“The Mountaineers always play hard and play with pride. We are known for being a physical football team and we don’t want to change that. There is also a great effort the players have to emulate on the field and the coaches have to coach with. If you don’t play with a hard edge and a physical demeanor, then it will show.”
Mack Brown preaching chemistry to his team this Spring: “We talked about respect. We talked about toughness. We talked about confidence,” Brown said. “We talked about body language. We’ve got to get our swagger back. We lost it last year, and that’s something that we’re working on daily ...The first thing that has to happen is the guys coming in have to mesh well and have good chemistry with the staff that was here and the coaches that were here. That chemistry is working really well. When that works well, it makes it easier for the team chemistry.”
Gary Patterson is amused by the scheduling from the MWC this upcoming season: "The Mountain West Conference has to do what it has to do. If I didn't know any better I'd think the Mountain West was treating us like an independent. I'm not so sure they shouldn't just consider us an independent."
Charlie Strong: More than anything, what pissed me off was grades
A year ago, a lot was made of Charlie Strong’s first team meeting. Strong didn’t exactly go Ed Orgeron style, but he admittedly absolutely ripped the Louisville players.
Reflecting back, Strong told ESPN this week, "More than anything, what pissed me off was grades. That's why I said I want a team meeting right away, because of their grades.”
“You show me a good football team, and I'll show you good grades. You show me a bad football team, and I'll show you bad grades. [Bad grades show you] they're not committed, they don't care, they're just going through the motions. A team with good grades has players who want to graduate, who want good things to happen."
Strong led Louisville to a 7-6 record in his first year as head coach. As Spring practice approaches, he will undoubtedly reiterate his core of toughness and stopping the run.
He added, "We have a lot of skill guys coming back. But what you don't ever want to do is let that be the core of your team. The toughness of your team is built up front, with the offensive and defensive lines.”
This off-season, Louisville had just one change to the coaching staff. Former Nebraska offensive coordinator / quarterbacks coach Shawn Watson replaced quarterbacks coach Mike Groh, who accepted the wide receivers job at Alabama.
Louisville opens against Murray State. The Cardinals play FIU, at Kentucky, Marshall, and at North Carolina before Big East play begins.
Holgorsen: I don't care what it looked like last year
West Virginia does not start Spring practice until March 28th, so the Mountaineers have a three more weeks of watching cutups of bona fide ballers Justin Blackmon and Case Keenum.
Offensive coordinator Dana Holgorsen is working with a new offensive staff that includes Robert Gillespie (running backs), Shannon Dawson (inside receivers), Lonnie Galloway (outside receivers), and Bill Bedenbaugh (offensive line).
Holgorsen told The Daily Anthenaeum, “This offense isn't hard to learn, it's not hard to grasp, and it's not hard to retain. But, that doesn't make you good. What makes you good is players meshing together."
So what about last season?
West Virginia opens with 5 consecutive non-conference games next season. The Mountaineers play Marshall, Norfolk State, at Maryland, LSU, and Bowling Green.
Red Bull will reportedly be available on the WVU sideline for the new offensive coordinator.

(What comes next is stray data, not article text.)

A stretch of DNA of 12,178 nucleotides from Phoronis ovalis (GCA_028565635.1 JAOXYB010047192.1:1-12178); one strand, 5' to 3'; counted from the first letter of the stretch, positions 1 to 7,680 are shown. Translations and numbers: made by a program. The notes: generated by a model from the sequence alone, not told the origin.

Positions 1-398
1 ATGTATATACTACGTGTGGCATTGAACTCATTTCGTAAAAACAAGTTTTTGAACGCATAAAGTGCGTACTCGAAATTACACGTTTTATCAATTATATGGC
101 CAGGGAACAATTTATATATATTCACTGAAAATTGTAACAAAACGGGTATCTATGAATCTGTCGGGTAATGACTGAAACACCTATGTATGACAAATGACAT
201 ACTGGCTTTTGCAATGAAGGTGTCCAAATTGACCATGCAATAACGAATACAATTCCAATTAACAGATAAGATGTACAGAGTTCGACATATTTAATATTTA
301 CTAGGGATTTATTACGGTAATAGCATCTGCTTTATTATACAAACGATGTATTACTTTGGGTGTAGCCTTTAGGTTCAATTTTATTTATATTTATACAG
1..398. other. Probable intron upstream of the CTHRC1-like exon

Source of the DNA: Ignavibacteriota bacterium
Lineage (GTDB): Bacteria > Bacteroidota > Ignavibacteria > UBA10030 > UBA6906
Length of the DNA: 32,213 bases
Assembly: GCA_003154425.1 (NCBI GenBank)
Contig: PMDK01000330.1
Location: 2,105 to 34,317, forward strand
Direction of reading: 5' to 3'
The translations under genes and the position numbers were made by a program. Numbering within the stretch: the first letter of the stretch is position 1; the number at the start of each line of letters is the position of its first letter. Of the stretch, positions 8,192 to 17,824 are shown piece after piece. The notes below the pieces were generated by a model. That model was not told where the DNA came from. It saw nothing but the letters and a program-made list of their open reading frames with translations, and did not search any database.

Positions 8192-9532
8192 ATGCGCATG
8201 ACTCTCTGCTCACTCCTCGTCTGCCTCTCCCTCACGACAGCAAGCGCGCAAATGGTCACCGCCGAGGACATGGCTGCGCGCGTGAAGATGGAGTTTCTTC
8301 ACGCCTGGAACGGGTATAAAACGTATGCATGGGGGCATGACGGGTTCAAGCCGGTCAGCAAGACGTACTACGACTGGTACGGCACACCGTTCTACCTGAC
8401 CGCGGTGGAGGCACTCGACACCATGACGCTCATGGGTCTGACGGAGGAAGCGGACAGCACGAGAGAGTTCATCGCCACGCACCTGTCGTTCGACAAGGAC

Greg Mattison reacts to watching Michigan's defense of 2010
At first, Michigan defensive coordinator Greg Mattison said he wouldn’t watch the film of the 2010 Wolverines’ defense.
Mattison told ESPN, "I made a concerted effort when I came in here to say, 'I'm not going to watch it.’ What I wanted to do is give these players the benefit of the doubt and not to even talk about what's happened in the past. Those were good coaches here. I'm never going to second-guess guys who were here before."
Now, Mattison admits he has watched the film and feels better having done so.
"It helped me because in a lot of ways, I felt even stronger about what our mission is here," explained Mattison.
"I felt like, ‘Listen, we can get these guys to get back to that.’ I felt good about it. It probably drove me more the next day in running to make these guys step up to that level. Because they have it. It’s our job to get it out of them.”
Mattison, who served as the Baltimore Ravens defensive coordinator last season, is set to earn $750,000 per year as the Michigan defensive coordinator.
Our sources tell us that Mattison is actually feeling better after realizing his first 5 games next season are all at home and against Western Michigan, Notre Dame, Eastern Michigan, San Diego State, and Minnesota.
Had Mattison stayed with the Ravens, he could have started with the New York Jets, Peyton Manning, Pittsburgh Steelers, Harbaugh’s new offense with the 49ers, and Josh McDaniel’s new offense with the Rams.
Dan Disch out to change mindset of Southern Miss defense
Southern Miss defensive coordinator Dan Disch is eager to start rebuilding the Golden Eagles’ defense.
Disch told the Sun Herald, “To have a great defense, you need a couple of things. First, a great defense has great players. I know we have good players here now. Secondly, a great defense is an attitude -- plain and simple. Swagger comes from hard work, not talk. I can assure the fans that we’re going to work hard to be successful.’’
In 2010, Southern Miss allowed 29 points per game (81st nationally). Five opponents scored at least 40 points including South Carolina, Houston, East Carolina, UAB, and Tulsa. Larry Fedora’s team went 1-4 in those games, but finished 8-5 overall.
The people in Hattiesburg would like to get back to the old days when the Southern Miss defense was the consistently tough defense.
“We (players) have already started talking about putting a product on the field that will make people proud,” explained Disch. “With the spread, they have turned the game into a marathon. Our goal is to bring a physical defense back.’’
Southern Miss opens with LA Tech. The remaining non-conference schedule includes Southeastern Louisiana, at Virginia, and at Navy.